A group of conservative thinkers led by leaders from the Reagan and Bush administrations have proposed what they are calling a "Conservative Answer to Climate Change."
The group, including two former U.S. secretaries of state - James Baker and George Shultz - held a press conference Wednesday in Washington to unveil its plan.
Confronting the threat
The plan, available online, opens with a simple admission: "the risks associated with future warmings are so severe that they should be hedged."
Team members were also willing to openly call out their Republican colleagues for refusing to confront the issue.
"For too long," the group says, "many Republicans have looked the other way, forfeiting the policy initiative to those who favor growth-inhibiting command-and-control regulations, and fostering a needless climate divide between the GOP and the scientific, business, military, religious, civic and international mainstream."
Looking to regain that initiative, the team unveiled its plan which centers around four pillars. The first pillar is an old idea made new again: a carbon tax.
It's just what it says it is - a tax on planet warming emissions from oil, coal and natural gas.
In this case, the team is suggesting a tax on carbon starting at $40 for roughly every metric ton of emissions.
The second pillar demands that any money made off of that tax be sent directly to U.S. consumers. And they do mean directly, by way of "dividend checks, direct deposits or contributions to their individual retirement accounts."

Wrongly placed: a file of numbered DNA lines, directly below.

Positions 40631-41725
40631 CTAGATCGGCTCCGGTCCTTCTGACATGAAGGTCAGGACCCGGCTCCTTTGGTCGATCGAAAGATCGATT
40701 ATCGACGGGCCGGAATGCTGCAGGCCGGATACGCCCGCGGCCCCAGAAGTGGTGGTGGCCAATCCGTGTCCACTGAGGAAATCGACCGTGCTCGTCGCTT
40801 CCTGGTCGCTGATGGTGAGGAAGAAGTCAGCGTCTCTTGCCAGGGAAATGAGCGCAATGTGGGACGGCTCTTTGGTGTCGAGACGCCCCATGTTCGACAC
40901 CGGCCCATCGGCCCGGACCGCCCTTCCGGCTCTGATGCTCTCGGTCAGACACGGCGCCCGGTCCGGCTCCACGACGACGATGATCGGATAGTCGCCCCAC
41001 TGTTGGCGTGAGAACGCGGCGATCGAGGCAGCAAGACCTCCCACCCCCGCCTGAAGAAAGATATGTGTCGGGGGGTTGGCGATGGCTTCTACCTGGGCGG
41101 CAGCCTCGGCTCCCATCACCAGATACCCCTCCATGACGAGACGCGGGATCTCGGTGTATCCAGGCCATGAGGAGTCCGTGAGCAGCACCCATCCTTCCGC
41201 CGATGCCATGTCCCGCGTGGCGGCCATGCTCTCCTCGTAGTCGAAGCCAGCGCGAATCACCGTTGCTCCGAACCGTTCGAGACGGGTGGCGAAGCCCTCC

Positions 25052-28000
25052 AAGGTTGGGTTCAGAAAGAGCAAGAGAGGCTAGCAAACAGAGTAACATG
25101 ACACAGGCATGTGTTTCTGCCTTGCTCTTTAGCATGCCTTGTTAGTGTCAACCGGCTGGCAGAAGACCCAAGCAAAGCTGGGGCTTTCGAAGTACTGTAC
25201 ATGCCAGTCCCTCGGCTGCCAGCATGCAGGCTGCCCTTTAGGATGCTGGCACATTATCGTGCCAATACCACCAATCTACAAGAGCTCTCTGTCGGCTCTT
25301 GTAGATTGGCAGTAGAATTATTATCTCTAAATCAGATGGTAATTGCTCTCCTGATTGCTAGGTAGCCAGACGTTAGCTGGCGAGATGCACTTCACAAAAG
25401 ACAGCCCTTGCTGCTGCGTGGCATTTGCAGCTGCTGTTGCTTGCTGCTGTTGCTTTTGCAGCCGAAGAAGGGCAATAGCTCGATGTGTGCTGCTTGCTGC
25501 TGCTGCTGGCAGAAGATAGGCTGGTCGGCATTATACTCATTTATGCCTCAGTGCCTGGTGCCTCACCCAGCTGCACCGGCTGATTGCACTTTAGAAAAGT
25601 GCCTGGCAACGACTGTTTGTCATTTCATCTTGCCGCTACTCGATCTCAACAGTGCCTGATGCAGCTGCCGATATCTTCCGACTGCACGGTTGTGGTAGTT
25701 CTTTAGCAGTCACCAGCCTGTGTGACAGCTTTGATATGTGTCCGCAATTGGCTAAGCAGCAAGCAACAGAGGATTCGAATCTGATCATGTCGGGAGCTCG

The third pillar sets out the way we deal with the world. It looks to punish polluters by that same carbon tax on countries that are big polluters. Any money made from that tariff would go directly to American citizens.
And once the plan is in place, the fourth pillar kicks in: An end to "the Environmental Protection Agency’s regulatory authority over carbon dioxide emissions ... including an outright repeal of the Clean Power Plan."
Devil in the details
It sounds simple. But it is also a tax. The Trump administration and the Republican majorities in the House and the Senate are looking to cut taxes, not raise them. So far, there has been little reaction from Capitol Hill or the White House.
Press Secretary Sean Spicer was asked about the plan and would only say: “we have nothing to announce on that.”
And some environmental groups, while backing a carbon tax in general, are less excited about the prospect of abandoning the progress made during the last administration.
The Natural Resources Defense Council put out a statement that a carbon tax alone won't solve the problem.
But whether it succeeds or not, one of the real goals is to give conservatives a chance to get beyond what many see as their history of climate change denial. "...this is an opportunity to demonstrate the power of the conservative canon by offering a more effective, equitable and popular climate policy based on free markets, smaller government and dividends for all Americans."